Terrorism at Munich: Lessons Learned 50 Years On

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By The Institute of World Politics. Discovered by Player FM and our community — copyright is owned by the publisher, not Player FM, and audio is streamed directly from their servers. Hit the Subscribe button to track updates in Player FM, or paste the feed URL into other podcast apps.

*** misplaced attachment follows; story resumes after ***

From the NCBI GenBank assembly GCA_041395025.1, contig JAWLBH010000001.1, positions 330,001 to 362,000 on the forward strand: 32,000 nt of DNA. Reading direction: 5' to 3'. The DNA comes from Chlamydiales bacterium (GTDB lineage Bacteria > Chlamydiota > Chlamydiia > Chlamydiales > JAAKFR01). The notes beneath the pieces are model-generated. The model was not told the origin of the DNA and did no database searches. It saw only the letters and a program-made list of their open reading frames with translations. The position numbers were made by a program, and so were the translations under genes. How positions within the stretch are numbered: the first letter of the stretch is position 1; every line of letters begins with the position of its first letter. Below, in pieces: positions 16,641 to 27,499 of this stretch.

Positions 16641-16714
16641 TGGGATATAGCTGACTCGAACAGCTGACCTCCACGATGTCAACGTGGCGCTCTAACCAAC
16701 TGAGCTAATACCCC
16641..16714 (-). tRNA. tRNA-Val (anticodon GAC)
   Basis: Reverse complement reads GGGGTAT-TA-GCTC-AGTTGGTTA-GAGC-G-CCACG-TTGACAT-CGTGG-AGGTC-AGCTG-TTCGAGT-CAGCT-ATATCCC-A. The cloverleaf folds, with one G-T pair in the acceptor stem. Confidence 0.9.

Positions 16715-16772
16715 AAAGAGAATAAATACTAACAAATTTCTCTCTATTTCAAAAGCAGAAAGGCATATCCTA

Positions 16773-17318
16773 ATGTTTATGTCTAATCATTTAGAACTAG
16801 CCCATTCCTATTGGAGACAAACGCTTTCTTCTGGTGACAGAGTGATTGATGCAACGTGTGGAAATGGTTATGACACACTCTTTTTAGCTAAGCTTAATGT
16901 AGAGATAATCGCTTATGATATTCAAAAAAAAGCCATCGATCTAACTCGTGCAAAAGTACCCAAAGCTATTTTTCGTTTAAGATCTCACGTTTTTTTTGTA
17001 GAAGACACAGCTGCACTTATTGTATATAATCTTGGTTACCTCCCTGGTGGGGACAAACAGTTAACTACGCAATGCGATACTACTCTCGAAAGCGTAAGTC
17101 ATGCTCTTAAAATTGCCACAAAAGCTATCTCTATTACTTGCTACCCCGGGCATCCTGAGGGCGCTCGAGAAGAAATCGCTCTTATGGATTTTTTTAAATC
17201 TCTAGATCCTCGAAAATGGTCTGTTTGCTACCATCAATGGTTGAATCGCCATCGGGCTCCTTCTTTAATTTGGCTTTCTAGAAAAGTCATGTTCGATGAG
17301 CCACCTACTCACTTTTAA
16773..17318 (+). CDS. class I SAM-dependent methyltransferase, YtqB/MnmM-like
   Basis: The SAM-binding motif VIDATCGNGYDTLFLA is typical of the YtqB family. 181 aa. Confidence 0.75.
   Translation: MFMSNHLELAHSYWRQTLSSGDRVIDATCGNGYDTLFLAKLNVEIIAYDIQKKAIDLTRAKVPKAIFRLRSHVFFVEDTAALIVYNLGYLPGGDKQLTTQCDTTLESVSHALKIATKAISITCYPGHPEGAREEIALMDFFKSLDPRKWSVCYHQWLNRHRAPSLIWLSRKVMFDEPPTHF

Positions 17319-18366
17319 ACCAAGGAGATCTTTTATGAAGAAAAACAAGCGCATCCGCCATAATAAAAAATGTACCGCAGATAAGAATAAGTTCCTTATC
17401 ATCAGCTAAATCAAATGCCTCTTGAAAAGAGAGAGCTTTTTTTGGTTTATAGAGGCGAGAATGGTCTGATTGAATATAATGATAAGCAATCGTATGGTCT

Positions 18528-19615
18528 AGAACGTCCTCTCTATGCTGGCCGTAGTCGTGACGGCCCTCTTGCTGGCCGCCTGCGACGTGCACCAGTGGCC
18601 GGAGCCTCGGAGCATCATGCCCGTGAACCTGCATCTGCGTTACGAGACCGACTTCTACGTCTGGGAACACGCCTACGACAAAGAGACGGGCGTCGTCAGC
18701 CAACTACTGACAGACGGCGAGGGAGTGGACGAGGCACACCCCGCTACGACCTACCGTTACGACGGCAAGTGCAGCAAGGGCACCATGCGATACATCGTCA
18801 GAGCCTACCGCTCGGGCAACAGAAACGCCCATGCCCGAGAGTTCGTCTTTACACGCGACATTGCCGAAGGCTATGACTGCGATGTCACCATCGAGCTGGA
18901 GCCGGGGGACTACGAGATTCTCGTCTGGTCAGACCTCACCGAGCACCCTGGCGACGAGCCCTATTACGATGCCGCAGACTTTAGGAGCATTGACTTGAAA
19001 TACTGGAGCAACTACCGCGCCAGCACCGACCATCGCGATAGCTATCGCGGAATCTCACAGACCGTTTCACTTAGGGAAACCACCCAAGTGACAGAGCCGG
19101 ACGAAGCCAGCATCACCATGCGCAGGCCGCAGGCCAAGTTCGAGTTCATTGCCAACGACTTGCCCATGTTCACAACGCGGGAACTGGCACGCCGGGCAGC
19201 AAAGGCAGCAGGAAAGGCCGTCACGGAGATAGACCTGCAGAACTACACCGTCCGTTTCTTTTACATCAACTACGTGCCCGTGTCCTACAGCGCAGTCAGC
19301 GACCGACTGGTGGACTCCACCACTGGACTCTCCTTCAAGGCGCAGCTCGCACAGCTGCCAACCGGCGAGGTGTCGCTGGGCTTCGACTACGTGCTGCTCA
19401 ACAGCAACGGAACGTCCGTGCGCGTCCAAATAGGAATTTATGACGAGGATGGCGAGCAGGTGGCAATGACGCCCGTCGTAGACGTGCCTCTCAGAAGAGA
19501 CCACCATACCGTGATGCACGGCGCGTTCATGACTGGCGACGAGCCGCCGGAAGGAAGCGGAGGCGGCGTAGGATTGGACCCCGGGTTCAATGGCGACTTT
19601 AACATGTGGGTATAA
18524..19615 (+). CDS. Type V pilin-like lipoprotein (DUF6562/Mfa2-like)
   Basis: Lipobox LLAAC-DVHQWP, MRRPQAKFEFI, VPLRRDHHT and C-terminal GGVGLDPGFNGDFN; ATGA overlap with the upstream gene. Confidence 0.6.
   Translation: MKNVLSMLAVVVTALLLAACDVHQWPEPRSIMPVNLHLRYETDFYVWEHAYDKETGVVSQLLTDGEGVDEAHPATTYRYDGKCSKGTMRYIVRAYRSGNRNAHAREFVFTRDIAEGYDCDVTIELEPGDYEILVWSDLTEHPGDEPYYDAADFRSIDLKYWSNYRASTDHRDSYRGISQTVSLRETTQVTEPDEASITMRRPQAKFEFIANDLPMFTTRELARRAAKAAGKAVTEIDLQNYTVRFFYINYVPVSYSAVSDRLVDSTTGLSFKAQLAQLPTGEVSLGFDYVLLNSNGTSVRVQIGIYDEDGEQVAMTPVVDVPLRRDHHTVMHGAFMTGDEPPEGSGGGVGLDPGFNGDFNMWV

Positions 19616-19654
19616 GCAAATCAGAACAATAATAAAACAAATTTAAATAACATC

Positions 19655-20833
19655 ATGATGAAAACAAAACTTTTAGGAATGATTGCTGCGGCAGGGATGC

About the Lecture Not many events of the late 20th century are as important and foreboding as the seizing of 11 athletes at the Munich Olympics in 1972. Black September, a Palestinian group, held the Israeli captives during a long drama observed over T.V. by as many as one billion people. Then, at a nearby airfield, German police botched a counterterrorism effort and the hostages were murdered by their Palestinian captors. While five of the terrorists perished in the ensuing firefight with German authorities, three escaped overseas and, in a style archetypal for the business of terrorism, they gave a press conference. Politics, sentiment about Germany, feeling for and against Israel, strategy, media, and counterterrorism were all themes of that month – and years of discussions and plans that ensured. The Germans set about forming an elite CT team – which in turn helped stand up U.S. and European counterparts. States were stirred to begin countering terrorism: appeasement was rebalanced by some aggressiveness in official postures and law-making. Even so, using force remained rare – except in the case of Israel which opened a careful assassination plan against terrorist infrastructure overseas. About the Speakers Dr. Christopher Harmon wrote his political science dissertation on terrorism in the early 1980s and continued that work as Legislative Aide for Foreign Policy to a member of Congress and, much later, director of counterterrorism studies programs at the Marshall Center in Germany for the U.S. government. A professor at civilian and military graduate schools including the Naval War College, Dr. Harmon began teaching courses at The Institute of World Politics after 9/11 — on terrorism, and later on counterterrorism. He now serves as a full-time professor at IWP. Lead author or editor of eight books, he serves as Distinguished Fellow at the Brute Krulak Center for Innovation and Future Warfare at Marine Corps University. Mr. Aaron Danis is a career terrorism and counterterrorism specialist, holding a Bachelor’s degree in Military Studies and a Master’s degree in Security Policy Studies. He is a retired U.S. Army intelligence officer, and has served in the Naval Criminal Investigative Service, the U.S. Coast Guard, the Treasury Department, the U.S. Nuclear Regulatory Commission, and the Office of the Director of National Intelligence. IWP Admissions: https://www.iwp.edu/admissions/ Support IWP: https://interland3.donorperfect.net/weblink/WebLink.aspx?name=E231090&id=3

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